Open Access Open Badges Research

The cost burden of oral, oral pharyngeal, and salivary gland cancers in three groups: commercial insurance, medicare, and medicaid

Jed J Jacobson1*, Joel B Epstein2, Frederick C Eichmiller3, Teresa B Gibson4, Ginger S Carls4, Emily Vogtmann5, Shaohung Wang6 and Barbara Murphy7

Author Affiliations

1 Delta Dental of Michigan, University of Michigan, 4100 Okemos Road, Okemos, MI, 48864, USA

2 University of Illinois at Chicago, 1500 East Duarte Road, Duarte, CA, 91019-3000, USA

3 Delta Dental of Wisconsin, 2801 Hoover Road, Stevens Point, WI, 54481, USA

4 Thomson Reuters, 777 East Eisenhower Parkway, Ann Arbor, MI, 48108, USA

5 Department of Epidemiology, Thomson Reuters, RPHB, 1530 3rd Avenue South, Birmingham, AL, 35294-0022, USA

6 Formerly of Thomson Reuters, 15 Crescent Road, Lexington, MA, 02421, USA

7 Vanderbilt University, 2220 Pierce Avenue, 777 PRB, Nashville, TN, 37232-6307, USA

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Head & Neck Oncology 2012, 4:15  doi:10.1186/1758-3284-4-15

PUBLISHER'S NOTE: Based on the information available to BioMed Central, this article was apparently handled and peer reviewed only by Waseem Jerjes, an Editor-in-Chief of the journal at that time. There were no other peer reviewers and the manuscript was accepted without revision.

Published: 26 April 2012



Head and neck cancers are of particular interest to health care providers, their patients, and those paying for health care services, because they have a high morbidity, they are extremely expensive to treat, and of the survivors only 48% return to work. Consequently the economic burden of oral cavity, oral pharyngeal, and salivary gland cancer (OC/OP/SG) must be understood. The cost of these cancers in the U.S. has not been investigated.


A retrospective analysis of administrative claims data for 6,812 OC/OP/SG cancer patients was undertaken. Total annual health care spending for OC/OP/SG cancer patients was compared to similar patients without OC/OP/SG cancer using propensity score matching for enrollees in commercial insurance, Medicare, and Medicaid. Indirect costs, as measured by short term disability days were compared for employed patients.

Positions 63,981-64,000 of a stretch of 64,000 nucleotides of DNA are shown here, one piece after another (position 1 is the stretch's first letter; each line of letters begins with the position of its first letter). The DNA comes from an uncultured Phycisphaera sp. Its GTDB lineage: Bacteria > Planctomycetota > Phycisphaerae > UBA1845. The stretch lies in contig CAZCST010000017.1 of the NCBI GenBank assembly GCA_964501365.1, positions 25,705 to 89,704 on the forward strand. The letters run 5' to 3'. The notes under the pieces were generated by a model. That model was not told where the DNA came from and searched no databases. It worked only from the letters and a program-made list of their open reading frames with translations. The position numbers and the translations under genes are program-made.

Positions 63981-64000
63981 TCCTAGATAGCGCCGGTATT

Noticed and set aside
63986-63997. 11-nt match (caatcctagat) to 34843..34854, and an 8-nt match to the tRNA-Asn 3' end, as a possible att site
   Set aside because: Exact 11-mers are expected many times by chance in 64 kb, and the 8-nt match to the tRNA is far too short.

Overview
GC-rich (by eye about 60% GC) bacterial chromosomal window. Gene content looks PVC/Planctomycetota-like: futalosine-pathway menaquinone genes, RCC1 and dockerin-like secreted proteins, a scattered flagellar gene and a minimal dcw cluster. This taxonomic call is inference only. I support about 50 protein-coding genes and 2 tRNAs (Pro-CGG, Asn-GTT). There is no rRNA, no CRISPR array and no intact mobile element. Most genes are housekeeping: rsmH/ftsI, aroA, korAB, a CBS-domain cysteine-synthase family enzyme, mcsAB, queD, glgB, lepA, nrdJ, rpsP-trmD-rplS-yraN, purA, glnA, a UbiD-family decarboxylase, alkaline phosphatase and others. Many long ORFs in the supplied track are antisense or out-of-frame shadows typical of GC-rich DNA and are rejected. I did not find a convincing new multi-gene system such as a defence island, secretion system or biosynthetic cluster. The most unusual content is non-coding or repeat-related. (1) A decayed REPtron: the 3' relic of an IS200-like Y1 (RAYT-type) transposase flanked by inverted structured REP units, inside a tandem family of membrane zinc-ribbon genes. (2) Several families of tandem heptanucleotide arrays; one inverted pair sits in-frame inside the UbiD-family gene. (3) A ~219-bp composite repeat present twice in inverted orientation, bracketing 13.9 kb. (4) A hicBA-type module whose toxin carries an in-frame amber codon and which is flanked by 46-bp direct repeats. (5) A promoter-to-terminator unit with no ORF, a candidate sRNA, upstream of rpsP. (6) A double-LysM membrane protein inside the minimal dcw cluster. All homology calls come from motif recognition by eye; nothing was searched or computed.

Total annual health care spending for OC/OP/SG patients during the year after the index diagnosis was $79,151 for the Commercial population. Health care costs were higher for OC/OP/SG cancer patients with Commercial Insurance ($71,732, n = 3,918), Medicare ($35,890, n = 2,303) and Medicaid ($44,541, n = 585) than the comparison group (all p < 0.01). Commercially-insured employees with cancer (n = 281) had 44.9 more short-term disability days than comparison employees (p < 0.01). Multimodality treatment was twice the cost of single modality therapy. Those patients receiving all three treatments (surgery, radiation, and chemotherapy) had the highest costs of cost of care, from $96,520 in the Medicare population to $153,892 in the Commercial population.


In the U.S., the cost of OC/OP/SG cancer is significant and may be the most costly cancer to treat in the U.S. The results of this analysis provide useful information to health care providers and decision makers in understanding the economic burden of head and neck cancer. Additionally, this cost information will greatly assist in determining the cost-effectiveness of new technologies and early detection systems. Earlier identification of cancers by patients and providers may potentially decrease health care costs, morbidity and mortality.

Oral cancer; Cost-burden; Cost of illness; Burden of illness